Fate recently had the distinction of a personal interview with renowned physicist Michio Kaku when he visited Minneapolis. Kaku is the author of Physics of the Impossible: A Scientific Exploration into the World of Phasers, Force Fields, Telepotation, and Time Travel. Kaku is the Henry Semat Professor of Theoretical Physics at the City University of New York Graduate Center.
PG: You are a proponent of string theory, which envisages an 11- or 13-fold dimensional universe. How do you envisage these extra dimensions?
MK: We live in a three-dimensional world. Length, width, height, and we also have the fourth dimension, which is time. But anyone who talks about higher dimensions is sometimes called a crackpot. Now, when I was a child, I used to go to the Japanese tea garden in San Francisco where there are fish swimming in a shallow pond. And I imagined being a fish myself. And if I was a fish, I could travel forward, backward, left, and right, but the concept of “up” made no sense because the pond is the universe.
So I imagined there was a scientist there who would say, “Bah, humbug. There are no other dimensions other than forward, backward, left, and right. There’s no such thing as up. What you see is what is. If you cannot measure it, it doesn’t exist. So then I imagined as a child reaching down and grabbing the fish, lifting the scientist into the world of up, hyperspace, the third dimension. What would he see?
He would see a world where beings move without fins, a new law of physics. Beings breathing without water, a new law of biology. Then I would put the fish back into the pond, what stories he would tell. A universe beyond the universe.
Well, today many physicists believe that we are the fish. We spend all our lives in three dimensions, going forward, backward, left and right, up and down. And anyone who talks about another, unseen dimension is considered a crackpot. Well, not anymore. This summer, the largest machine that science ever built, the Large Hadron Collider, 27 miles in circumference, costing eight billion euros (about ten billion dollars), will be turned on. And we hope to get evidence of the eleventh dimension. One of time, ten of space.
We work in an area called string theory, which used to be a bunch of outcasts in the physics community. But now, we’re center stage. We have gotten the major faculty positions at Harvard, Princeton, Yale; all the young crowd coming up are string theorists. My generation suffered enormously because people thought, “Oh my god, this is Star Trek, beam me up to the higher dimensions,” they said.
The young people, however, have the benefits of realizing that we are now the center of gravity. What happened? What happened was we physicists began to smash atoms, and we have a pretty good understanding of the theory of particles. It’s called the Standard Model. Except it is the ugliest theory known to science. Why should mother nature at a fundamental level create this ugly theory called the standard model? It has 36 quarks, it has eight gluons, it has three W bosons, it has a whole bunch of electrons, a whole bunch of neutrons, it just goes on and on and on.
The Music of Creation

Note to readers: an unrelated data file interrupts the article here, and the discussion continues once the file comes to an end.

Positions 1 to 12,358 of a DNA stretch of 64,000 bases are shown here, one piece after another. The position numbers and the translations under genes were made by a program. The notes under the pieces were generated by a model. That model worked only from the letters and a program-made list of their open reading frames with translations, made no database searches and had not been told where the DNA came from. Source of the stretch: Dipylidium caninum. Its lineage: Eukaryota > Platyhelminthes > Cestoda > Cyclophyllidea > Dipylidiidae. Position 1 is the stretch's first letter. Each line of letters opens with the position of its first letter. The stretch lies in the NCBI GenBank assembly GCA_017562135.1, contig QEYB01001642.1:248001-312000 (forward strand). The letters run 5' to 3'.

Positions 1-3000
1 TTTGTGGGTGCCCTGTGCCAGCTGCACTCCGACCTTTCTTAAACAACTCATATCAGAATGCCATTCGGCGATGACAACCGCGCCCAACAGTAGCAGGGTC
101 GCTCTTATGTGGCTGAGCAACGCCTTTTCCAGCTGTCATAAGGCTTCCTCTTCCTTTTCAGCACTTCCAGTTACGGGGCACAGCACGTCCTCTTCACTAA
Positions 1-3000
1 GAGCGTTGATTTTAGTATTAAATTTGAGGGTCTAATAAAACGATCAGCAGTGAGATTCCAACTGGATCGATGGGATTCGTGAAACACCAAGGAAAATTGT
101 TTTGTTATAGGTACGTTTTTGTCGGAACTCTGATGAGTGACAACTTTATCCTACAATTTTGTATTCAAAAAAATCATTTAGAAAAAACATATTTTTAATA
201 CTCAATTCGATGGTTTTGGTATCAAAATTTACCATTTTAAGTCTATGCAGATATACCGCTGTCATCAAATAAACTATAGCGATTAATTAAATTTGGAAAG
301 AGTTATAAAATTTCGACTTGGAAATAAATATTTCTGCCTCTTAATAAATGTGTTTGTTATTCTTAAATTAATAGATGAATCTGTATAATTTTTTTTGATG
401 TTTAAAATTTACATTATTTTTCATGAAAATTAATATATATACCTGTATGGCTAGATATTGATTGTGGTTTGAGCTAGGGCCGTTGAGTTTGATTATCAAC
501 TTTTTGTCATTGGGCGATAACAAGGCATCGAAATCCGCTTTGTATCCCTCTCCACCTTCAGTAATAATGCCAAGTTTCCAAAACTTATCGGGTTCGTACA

Why should this be nature’s supreme theory? It’s like getting an aardvark, a platypus, and a whale, start shaping them together and calling this nature’s finest evolutionary creation, the byproduct of millions of years of evolution of the earth. I would like to believe that these 36 quarks, eight gluons, three W bosons are nothing but the lowest octave of a vibrating string.
Now, these strings are special. They are not ordinary strings. These strings, when they vibrate, create the musical notes which correspond to the particles we see in the universe. We can explain why we have leptons, muons, hadrons, photons, neutrinos, the zoo of subatomic particles; it’s nothing but the lowest vibration of the string. The normal aspect of the string is that they only vibrate in ten or eleven dimensions. They vibrate in ten dimensions. When you add membranes or beach balls, they can vibrate in eleven dimensions. So we think that’s what the Big Bang was. The Big Bang was an instability in eleven-dimensional hyperspace.
Einstein wanted to read the mind of God. That was his goal in life. He wanted an equation one-inch long that would allow him to read God’s thoughts. That’s what dominated his thinking. For the first time now, we have a candidate for the mind of God. The mind of God is: cosmic music resonating through eleven-dimensional hyperspace. That is, we think, the mind of God.
PG: So you think Einstein was right?
MK: He was on to it. He didn’t go far enough, basically.
PG: Could the unseen dimensions contain or conceal various paranormal phenomena such as UFOs, ghosts, psychokinesis, metal-bending?
MK: Well, a hundred years ago, at the turn of the last century, the idea of these higher dimensions began to penetrate into British society. People began to speculate about these things. And then people began to ask a simple question: If you look down on a lower-dimensional world, how would they look at you?
People began to realize that if you look down on a flatland, people living on a tabletop, you would have the power of a god. You’d be able to walk through walls. You’d be able to disappear, reappear. You’d be able to reach inside a safe, steal the gold without ever breaking open the safe.